National Urban Policy a move in the right direction for housing
The Federal Government recently launched its National Urban Policy – Our Cities, Our Futures: a national urban policy for a productive, sustainable, liveable future. The document set out a strategy for the planning and infrastructure priorities of Australian cities, both in the short and medium to long term future.
From a property perspective, essentially the policy is a positive step towards defining a long-term, national vision for affordable housing in Australian cities, in that it goes some way in recognising that there are fundamental issues concerning housing supply and affordability.
The policy takes a top down approach to enhancing Australia’s long-term productivity, sustainability and liveability, and amongst a variety of other projects relevant to planning in Australia’s cities, identifies a series of short-term and medium to long-term Government initiatives to improve the supply of appropriate mixed income housing.
Such actions include progressing reforms to deliver greater housing supply and affordability and superior zoning and planning approvals processes. Additionally, the policy supports the priority approval and construction of aged care housing, with a focus on integrating such housing with urban areas.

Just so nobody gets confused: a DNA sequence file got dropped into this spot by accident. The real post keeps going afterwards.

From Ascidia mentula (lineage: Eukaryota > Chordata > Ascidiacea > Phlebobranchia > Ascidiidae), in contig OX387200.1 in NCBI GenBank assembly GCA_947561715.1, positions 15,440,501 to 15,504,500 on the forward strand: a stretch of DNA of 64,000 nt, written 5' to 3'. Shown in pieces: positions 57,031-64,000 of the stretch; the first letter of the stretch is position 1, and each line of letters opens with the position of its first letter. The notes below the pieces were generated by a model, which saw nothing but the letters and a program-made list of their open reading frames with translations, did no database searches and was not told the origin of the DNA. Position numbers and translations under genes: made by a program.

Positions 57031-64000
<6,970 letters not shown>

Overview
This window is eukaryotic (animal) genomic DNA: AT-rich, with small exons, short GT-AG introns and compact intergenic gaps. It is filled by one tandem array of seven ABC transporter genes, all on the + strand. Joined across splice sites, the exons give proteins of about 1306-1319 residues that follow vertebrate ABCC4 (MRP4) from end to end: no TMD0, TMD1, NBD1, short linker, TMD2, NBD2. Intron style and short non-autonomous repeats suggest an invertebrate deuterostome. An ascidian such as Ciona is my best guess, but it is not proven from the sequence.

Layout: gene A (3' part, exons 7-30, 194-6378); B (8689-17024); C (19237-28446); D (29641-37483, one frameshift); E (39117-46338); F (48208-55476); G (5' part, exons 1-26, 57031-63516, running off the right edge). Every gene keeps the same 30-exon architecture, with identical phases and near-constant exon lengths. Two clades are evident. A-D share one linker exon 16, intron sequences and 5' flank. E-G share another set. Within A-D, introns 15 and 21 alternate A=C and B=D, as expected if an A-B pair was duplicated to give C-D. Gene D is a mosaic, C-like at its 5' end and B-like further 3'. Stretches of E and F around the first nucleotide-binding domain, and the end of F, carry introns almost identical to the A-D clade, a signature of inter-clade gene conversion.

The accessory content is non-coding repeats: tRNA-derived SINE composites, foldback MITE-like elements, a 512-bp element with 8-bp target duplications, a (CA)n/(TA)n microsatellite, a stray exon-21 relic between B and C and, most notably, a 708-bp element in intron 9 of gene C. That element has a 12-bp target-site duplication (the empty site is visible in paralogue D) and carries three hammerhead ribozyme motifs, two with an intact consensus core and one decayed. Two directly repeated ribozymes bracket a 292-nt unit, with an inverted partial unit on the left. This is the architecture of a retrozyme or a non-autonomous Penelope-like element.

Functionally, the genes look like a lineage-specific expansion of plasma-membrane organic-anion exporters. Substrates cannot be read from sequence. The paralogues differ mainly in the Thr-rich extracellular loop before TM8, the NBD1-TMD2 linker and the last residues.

While, the policy looks to outline some positive, much needed objectives to address the state of housing in Australia, an aspect of concern is that there is not a huge amount of detail explaining the practical actions that will be required to achieve the desired outcomes. I will certainly be watching out for further news from the Government about the tasks they will be carrying out to implement this vision.
Having said all of this, in any debate about housing, there needs to be recognition that the property situation in some locations does not necessarily apply everywhere. While Australia as a whole does have a housing shortage (this was estimated to be approximately 200,000 dwellings by the Federal Government’s Housing Supply Council report in 2010), there are other areas that are already overweighed with affordable housing, where the benefits intended by this policy may not be as applicable.
I hope that the Government’s top-down approach, where it effectively will weigh in on the planning functions of cities, is not to the detriment of certain such areas.
In any case, in the words of our Chairman and Owner Charles Tarbey, I hope that the Government is serious about implementing the vision as set out in the National Urban Policy, as the ability of many Australians to afford housing may eventually depend upon it.